Gun control advocates try to rewrite the history of Biden's 1994 gun ban

AP Photo/Michael Conroy

The New York Times’ Glenn Thrush has taken a look back at the 1994 ban on so-called assault weapons and “large capacity” magazines, and more importantly, the expiration of that ban a decade later and says that Democrats now “regret” not extending the ban. I’m sure they do, but there’s a good reason why the ban was allowed to sunset in 2004: even many gun control supporters said it hadn’t had much, if any, impact.

Not all of them, of course. Thrush, for instance, quotes Brady’s Brian Malte, who was in favor of extending the ban, but Malte himself acknowledged that most Democrats were ready to move on rather than try to reauthorize the sweeping restrictions.

“You look around today, and there’s this incredible sense of urgency after Buffalo and Uvalde, but back in 2004, there was no enthusiasm to renew the ban among Democrats — none,” said Brian Malte, a former top official for the Brady Campaign to Prevent Gun Violence, which pushed to reauthorize the ban at the time.

“By 2004, Columbine was in the rearview mirror, crime was going down and, well, everyone had kind of moved on,” he added.

Crime was already going down before the ban was put in place, and continued to decline after the ban expired, right up until 2020, when the triple whammy of the COVID pandemic, the riots sparked by the death of George Floyd at the hands of Minneapolis police officers, and the subsequent push to defund the police in many cities helped create the conditions that led to a rapid increase in homicides and shootings in many cities.

But it’s also wrong for Malte to simply declare that Democrats had “moved on” from the gun ban because crime was down and Columbine had happened five years earlier. Just a year before the ban expired a man entered the Lockheed Martin plant in Meridian, Mississippi and opened fire on his co-workers, killing six and wounding eight others. There were other high-profile shootings for the gun control lobby to use as justification for the continuation of the ban, including Columbine itself, but the fact remains that Democrats never launched a serious effort to keep the ban in place.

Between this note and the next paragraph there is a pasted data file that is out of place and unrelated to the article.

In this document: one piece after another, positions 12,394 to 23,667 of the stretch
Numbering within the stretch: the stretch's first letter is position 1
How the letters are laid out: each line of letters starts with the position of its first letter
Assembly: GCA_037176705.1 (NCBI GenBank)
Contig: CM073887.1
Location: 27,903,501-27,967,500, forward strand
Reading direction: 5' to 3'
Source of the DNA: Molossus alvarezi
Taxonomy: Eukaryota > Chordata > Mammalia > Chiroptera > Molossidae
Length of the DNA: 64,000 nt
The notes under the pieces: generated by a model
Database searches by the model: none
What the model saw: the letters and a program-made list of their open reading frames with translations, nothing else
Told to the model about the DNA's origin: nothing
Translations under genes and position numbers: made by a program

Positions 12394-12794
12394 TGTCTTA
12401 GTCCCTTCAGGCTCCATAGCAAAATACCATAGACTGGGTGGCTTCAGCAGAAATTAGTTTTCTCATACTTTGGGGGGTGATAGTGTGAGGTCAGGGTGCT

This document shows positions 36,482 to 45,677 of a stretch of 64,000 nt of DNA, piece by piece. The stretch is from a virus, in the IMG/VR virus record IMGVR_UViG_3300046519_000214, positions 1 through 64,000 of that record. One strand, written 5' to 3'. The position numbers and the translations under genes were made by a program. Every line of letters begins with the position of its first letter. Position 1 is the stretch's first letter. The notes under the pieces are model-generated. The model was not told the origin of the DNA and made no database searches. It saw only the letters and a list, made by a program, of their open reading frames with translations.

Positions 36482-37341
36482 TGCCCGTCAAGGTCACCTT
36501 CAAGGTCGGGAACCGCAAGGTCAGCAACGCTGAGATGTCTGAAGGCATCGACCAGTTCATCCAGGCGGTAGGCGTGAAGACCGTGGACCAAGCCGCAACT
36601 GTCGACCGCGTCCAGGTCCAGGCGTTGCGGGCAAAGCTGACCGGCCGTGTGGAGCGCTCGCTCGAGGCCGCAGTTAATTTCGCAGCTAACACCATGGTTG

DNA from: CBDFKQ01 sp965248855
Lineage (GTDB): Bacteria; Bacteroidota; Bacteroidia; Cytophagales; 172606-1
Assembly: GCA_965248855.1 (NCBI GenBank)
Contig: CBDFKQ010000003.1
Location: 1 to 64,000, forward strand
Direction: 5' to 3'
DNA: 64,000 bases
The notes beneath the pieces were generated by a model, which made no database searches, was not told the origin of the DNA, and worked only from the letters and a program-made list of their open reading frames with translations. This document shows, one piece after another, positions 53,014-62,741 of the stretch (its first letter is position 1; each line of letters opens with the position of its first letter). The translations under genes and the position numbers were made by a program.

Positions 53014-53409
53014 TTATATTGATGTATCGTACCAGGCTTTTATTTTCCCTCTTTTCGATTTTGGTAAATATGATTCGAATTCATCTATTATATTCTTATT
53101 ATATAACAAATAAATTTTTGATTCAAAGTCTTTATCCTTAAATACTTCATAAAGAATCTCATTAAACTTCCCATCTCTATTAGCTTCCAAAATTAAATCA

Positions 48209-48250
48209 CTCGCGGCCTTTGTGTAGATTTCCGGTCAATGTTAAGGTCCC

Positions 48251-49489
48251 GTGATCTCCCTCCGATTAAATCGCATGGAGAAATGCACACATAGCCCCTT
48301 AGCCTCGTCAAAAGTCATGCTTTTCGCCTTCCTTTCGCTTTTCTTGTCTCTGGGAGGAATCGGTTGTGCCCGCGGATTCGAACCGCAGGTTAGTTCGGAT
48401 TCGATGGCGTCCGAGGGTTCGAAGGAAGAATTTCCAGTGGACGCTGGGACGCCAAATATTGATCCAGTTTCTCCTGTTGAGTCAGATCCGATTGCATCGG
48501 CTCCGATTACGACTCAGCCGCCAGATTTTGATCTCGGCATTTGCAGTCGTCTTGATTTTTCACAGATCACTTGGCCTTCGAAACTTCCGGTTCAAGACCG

Why? For starters, because they weren’t in the majority in either chamber. Most Democrats in 2004 didn’t want to talk about gun control at all, because many of them blamed the passage of Biden’s ban on “assault weapons” for turning their legislative majorities into minorities in the 1994 elections that closely followed passage of the ban; something that Thrush, to his credit, does point out in his piece.

By 2004, it had become a widespread view within the party that the assault weapons ban led directly to the Republican takeover over of Congress a few weeks after it passed — and even Al Gore’s loss in 2000.

Democrats would go on to recapture both houses of Congress in 2006, in part by de-emphasizing gun control in tight races and encouraging pro-gun Democrats to run in battleground districts and states. One Democrat elected in that era was Senator Jon Tester of Montana, who remains a critical “no” vote on the ban.

“It was hard to get the band back together,” said Adam Eisgrau, a Feinstein staff aide who helped draft the ban.

“One of the things we were able to do in ’94 was to create consensus against the Rambo-ification of what would otherwise be a standard hunting gun,” he said. “At the time, law enforcement was feeling totally outgunned. And we let people know that we didn’t think all guns were evil or that people who use guns are evil. But by 2004, things had changed, positions had hardened.”

In the end, Ms. Feinstein’s attempts to ram through a bill to reauthorize the ban failed. Over the next four years, the senator and several other legislators, including Representative Carolyn McCarthy, a New York Democrat whose son and husband were shot on a commuter train, introduced similar measures. None got out of committee.

Democratic candidates, like President Barack Obama, Hillary Clinton and Mr. Biden, have put renewing the ban on their presidential to-do lists. But Democrats, even when they controlled the White House, the Senate and the House from 2009 to 2011, did not act.

In other words, Democrats weren’t in a position to extend the ban in 2004, and declined to do so when they had full control of Congress and the White House starting in 2009. They might have regrets about their unwillingness to take up the issue when Barack Obama was elected, but they decided to overreach on healthcare instead of gun control when the had the chance, and that too cost them their legislative majorities.

Thrush ends his piece with a bit of historical revisionism of his own, declaring that “[t]he sense of urgency that impelled action in 1994 began to intensify in 2012 with the increasing frequency and human toll of mass shootings facilitated, in most cases, by weapons that were once banned…” which simply isn’t true. In 2021, the FBI reported that rifles were used in 13 of the 61 active shooter incidents in documented, with the vast majority of these crimes committed by someone using a handgun. In 2020 the FBI documented 40 active shooter incidents, and in only seven of them were rifles the sole firearm used. Five other active shooters used a combination of rifles, shotguns, and/or handguns, but most of the shootings were perpetrated by individuals using handguns only.

If we want to go back further, we can look at this recently released National Institutes of Justice study, which found that over the past 50 years more than 75% of all mass shootings have involved handguns, with semi-automatic rifles used in approximately 25% of the incidents. The data simply doesn’t match the rhetoric from gun control groups and anti-gun politicians, but that won’t stop them from trying to rewrite history, or the Bill of Rights, going forward.